Our main focus was to put a “human face” on our campaign and emphasize that restoring withheld Medicare funs for skilled nursing facilities is for the benefit of the patient, not for the benefit of healthcare providers. We used earned media, grassroots support, coalition support, tactical research and staged media events to demonstrate strong senior-citizen demand – nationally and in key congressional districts and states – for restoration of needed Medicare resources for skilled nursing facility residents.
Facing an uncertain timeframe in which Congress would take up our issue, the Campaign was specifically designed to build momentum over time:
Memorial Day Campaign Launch – The campaign was launched over Memorial Day Weekend 2000 with 20 separate events held in target media markets across the country. Each event featured skilled nursing caregivers, patients and their families uniting in a call for the Administration and Congress to restore Medicare funding. The press conferences resulted in dozens of prominent state print articles, coverage on nearly 100 local television networks, numerous radio news stories and hundreds of letters to Vice President Al Gore.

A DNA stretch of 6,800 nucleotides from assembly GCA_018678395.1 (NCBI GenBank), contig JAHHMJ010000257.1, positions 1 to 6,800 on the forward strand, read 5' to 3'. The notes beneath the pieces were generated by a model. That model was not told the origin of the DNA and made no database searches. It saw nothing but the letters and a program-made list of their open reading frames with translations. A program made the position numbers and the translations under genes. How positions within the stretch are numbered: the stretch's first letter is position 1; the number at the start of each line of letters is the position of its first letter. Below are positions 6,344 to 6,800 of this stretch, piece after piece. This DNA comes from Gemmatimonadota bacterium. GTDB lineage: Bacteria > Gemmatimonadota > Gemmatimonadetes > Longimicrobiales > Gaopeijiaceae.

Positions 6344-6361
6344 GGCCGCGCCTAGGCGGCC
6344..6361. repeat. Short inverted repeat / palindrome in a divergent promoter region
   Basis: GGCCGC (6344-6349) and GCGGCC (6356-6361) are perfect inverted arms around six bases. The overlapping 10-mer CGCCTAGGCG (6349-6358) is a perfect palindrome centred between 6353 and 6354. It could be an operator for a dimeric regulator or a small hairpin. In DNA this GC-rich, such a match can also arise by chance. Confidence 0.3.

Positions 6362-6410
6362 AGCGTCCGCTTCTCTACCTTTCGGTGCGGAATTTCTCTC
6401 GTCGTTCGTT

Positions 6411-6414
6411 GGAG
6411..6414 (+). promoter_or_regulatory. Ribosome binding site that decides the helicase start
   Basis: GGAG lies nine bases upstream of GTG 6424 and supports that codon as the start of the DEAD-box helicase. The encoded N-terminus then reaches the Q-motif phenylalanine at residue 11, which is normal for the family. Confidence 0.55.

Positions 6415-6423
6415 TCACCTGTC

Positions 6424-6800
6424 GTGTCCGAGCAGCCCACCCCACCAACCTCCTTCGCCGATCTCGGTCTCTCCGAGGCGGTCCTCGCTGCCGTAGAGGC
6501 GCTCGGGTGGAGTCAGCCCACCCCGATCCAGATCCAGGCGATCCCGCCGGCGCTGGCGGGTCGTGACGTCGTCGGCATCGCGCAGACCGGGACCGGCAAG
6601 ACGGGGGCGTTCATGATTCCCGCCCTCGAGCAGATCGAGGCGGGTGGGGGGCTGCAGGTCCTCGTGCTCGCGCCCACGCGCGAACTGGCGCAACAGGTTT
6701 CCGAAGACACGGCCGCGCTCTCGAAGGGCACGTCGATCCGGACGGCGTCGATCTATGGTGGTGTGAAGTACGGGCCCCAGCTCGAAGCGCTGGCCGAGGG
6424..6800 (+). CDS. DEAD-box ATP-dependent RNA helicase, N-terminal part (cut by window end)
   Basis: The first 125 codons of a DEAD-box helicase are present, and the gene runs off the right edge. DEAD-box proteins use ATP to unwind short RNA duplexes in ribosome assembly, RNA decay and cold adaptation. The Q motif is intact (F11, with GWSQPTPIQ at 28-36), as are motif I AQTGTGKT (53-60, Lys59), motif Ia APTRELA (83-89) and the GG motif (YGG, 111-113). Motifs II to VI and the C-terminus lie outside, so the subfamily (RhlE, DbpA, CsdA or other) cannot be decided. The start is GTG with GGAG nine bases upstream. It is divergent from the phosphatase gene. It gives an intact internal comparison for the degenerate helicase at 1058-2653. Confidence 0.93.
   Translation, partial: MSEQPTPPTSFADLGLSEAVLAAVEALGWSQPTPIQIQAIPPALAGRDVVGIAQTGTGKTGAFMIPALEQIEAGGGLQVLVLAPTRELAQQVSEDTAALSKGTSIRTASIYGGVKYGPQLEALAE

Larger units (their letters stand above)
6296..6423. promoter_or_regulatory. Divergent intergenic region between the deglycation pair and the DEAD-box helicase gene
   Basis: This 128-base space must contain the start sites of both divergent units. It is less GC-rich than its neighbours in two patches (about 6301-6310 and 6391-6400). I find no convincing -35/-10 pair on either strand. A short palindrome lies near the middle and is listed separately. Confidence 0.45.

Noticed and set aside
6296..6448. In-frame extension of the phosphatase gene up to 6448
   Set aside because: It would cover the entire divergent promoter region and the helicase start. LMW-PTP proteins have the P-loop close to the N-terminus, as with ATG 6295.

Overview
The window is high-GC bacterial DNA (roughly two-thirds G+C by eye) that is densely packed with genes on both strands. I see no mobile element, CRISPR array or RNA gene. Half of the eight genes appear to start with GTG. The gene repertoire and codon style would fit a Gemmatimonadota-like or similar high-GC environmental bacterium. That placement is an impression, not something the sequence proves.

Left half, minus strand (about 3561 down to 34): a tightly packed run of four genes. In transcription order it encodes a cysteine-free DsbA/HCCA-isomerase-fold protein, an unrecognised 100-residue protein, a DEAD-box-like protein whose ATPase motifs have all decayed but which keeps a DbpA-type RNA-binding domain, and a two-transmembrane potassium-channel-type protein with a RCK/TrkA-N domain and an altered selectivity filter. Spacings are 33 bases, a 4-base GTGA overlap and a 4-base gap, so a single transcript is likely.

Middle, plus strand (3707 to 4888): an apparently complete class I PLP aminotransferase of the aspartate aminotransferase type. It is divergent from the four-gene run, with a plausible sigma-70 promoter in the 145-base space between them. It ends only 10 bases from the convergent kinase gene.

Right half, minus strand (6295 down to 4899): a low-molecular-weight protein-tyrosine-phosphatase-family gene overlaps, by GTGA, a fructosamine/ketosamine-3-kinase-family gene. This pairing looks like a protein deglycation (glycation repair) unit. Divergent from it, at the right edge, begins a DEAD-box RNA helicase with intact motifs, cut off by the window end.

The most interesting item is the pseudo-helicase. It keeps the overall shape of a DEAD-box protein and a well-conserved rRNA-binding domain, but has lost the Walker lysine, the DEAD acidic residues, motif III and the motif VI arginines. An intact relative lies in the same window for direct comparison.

National “impact” study – At a May 2000 Capitol Hill press conference, AHCA released a study by the former Chief Actuary of the Health Care Financing Administration (HCFA), the federal agency that oversees Medicare. The study revealed that HCFA’s own allocation system was consistently under-paying the country’s skilled nursing facilities and that by 2004, skilled nursing facilities would receive $15.8 billion less in Medicare funding than Congress intended.
State-specific impact studies – At a press conference in August 2000 at the National Press Club, figures were released by research and industry experts that showed how much each state’s seniors would lose in Medicare funding for their skilled nursing needs – unless Congress acted to correct the funding failure. These figures were furthered released throughout the nation, giving our study “legs”, with more than dozens of state publications carrying the story nationwide.